A young man looking out the window, mesmerized by the view. He's saying
In French, as in English, you say something is –esque, meaning it’s similar to the noun it’s attached to.

What Does Esq. Mean in law?

The abbreviation esq. is short for esquire, the honorary title for practicing attorneys in the U.S. In English law, Esq. is also used as a title but it means something else; Instead, it signifies a rank that’s higher than a gentleman but directly below a knight. There’s no direct relationship between esque and Esq. The only similarities between these two are the close spellings and the fact that they both tend to come at the end of a proper noun.

Her business card read “Holly Thomas, Esq. of Greater Seattle”.

Like many other suffixes, this versatile tool can be used to add variety and style to your writing and speech. If you use a light hand and a savvy eye, these five letters can help you define strong comparisons and create adjectives where none existed before.

Do you Know how to use -Esque Properly now? Let’s Test Your Knowledge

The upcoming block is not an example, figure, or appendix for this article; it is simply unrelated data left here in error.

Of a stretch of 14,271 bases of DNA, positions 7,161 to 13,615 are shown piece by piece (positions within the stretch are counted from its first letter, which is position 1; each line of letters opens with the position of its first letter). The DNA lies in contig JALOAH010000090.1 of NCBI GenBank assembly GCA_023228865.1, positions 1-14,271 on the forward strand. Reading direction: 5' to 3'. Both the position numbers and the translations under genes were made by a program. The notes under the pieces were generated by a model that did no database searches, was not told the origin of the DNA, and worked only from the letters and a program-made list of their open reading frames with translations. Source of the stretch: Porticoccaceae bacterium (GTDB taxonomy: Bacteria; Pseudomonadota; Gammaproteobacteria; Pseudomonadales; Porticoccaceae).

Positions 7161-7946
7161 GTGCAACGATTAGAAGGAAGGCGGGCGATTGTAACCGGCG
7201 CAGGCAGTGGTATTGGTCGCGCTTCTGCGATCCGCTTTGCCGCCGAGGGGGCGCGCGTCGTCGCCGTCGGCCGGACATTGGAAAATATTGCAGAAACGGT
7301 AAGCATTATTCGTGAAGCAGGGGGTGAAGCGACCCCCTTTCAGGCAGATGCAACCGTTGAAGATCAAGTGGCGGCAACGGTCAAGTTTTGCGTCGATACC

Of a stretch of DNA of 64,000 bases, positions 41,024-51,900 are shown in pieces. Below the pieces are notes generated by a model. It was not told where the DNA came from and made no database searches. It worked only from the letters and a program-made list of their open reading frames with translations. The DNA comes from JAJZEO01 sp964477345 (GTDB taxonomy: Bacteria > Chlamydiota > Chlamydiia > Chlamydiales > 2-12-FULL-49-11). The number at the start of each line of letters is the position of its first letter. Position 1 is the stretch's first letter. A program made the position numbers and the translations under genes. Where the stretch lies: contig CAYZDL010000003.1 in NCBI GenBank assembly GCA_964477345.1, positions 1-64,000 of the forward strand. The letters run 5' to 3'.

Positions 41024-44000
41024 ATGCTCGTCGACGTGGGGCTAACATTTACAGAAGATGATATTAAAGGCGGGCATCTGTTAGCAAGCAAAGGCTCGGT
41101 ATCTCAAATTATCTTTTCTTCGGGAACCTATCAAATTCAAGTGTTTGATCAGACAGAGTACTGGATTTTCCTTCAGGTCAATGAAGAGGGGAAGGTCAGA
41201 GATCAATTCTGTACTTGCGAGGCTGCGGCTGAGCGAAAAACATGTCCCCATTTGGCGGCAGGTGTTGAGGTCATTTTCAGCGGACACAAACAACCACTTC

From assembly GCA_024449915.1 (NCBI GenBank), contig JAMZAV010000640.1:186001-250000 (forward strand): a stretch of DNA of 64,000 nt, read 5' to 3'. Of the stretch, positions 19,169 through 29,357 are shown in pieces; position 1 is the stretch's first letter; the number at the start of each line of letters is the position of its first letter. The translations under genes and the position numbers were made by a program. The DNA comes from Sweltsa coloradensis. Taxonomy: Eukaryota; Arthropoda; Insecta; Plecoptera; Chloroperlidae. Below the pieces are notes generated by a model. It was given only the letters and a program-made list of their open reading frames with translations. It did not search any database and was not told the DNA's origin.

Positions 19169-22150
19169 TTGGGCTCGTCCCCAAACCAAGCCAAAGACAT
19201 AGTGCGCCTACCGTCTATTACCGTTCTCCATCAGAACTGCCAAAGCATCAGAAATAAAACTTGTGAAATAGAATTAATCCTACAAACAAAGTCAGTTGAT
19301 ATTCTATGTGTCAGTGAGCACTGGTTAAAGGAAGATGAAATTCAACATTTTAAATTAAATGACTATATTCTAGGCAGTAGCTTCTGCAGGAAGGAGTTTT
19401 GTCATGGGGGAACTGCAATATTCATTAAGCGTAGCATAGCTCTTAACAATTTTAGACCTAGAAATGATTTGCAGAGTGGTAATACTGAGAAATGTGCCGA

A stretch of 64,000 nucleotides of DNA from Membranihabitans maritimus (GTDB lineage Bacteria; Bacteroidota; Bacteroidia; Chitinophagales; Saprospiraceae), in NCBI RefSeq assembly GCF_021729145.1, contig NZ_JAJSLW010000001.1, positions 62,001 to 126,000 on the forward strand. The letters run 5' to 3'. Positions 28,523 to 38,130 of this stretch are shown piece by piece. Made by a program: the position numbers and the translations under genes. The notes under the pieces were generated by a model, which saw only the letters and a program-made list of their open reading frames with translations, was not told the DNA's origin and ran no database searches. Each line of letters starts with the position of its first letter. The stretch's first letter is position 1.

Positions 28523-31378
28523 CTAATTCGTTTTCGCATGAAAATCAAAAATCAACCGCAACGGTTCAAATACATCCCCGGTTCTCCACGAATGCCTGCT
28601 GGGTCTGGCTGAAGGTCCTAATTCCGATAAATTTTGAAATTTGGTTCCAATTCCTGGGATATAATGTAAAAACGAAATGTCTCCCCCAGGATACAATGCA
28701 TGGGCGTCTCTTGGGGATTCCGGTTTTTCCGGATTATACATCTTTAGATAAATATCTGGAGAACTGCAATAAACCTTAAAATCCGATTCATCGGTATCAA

Esque Question #1

Which of these best describes
Correct! Oops! That's incorrect.

The answer is D. The suffix "-esque" means resembling, reminiscent of, similar to, or having a quality of.

Esque Meaning Question #2

Esque is an adjective suffix.
Correct! Oops! That's incorrect.

The answer is TRUE. You can pair it with any noun in this form: noun + esque.

Esque Question #3

Select the incorrect usage of
Correct! Oops! That's incorrect.

The answer is C. "-esque" should never be used in conjunction with a redundant suffix such as "like".

Esque Definition Question #4

ke
Correct! Oops! That's incorrect.

The answer is A. The suffix "-esque" means “similar to”.

Esque Question #5

Which of the following statements about
Correct! Oops! That's incorrect.

The answer is D. "Picturesque" can also refer to a person or object that's pleasing or interesting to the eye.

Esque Question #6

Which word is NOT a synonym for
Correct! Oops! That's incorrect.

The answer is B. "Dull" is the opposite of "picturesque".

Esque Quiz Result
Expert!

Expert!

Not bad!

Not bad!

Almost got it! Review the article and try again.

Almost got it! Review the article and try again.

Read More: What Et Al. Means And How To Use It Like A Pro

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Pam Weber

Pam is an expert grammarian with years of experience teaching English, Writing and ESL Grammar courses at the university level. She is enamored with all things language and fascinated with how we use words to shape our world.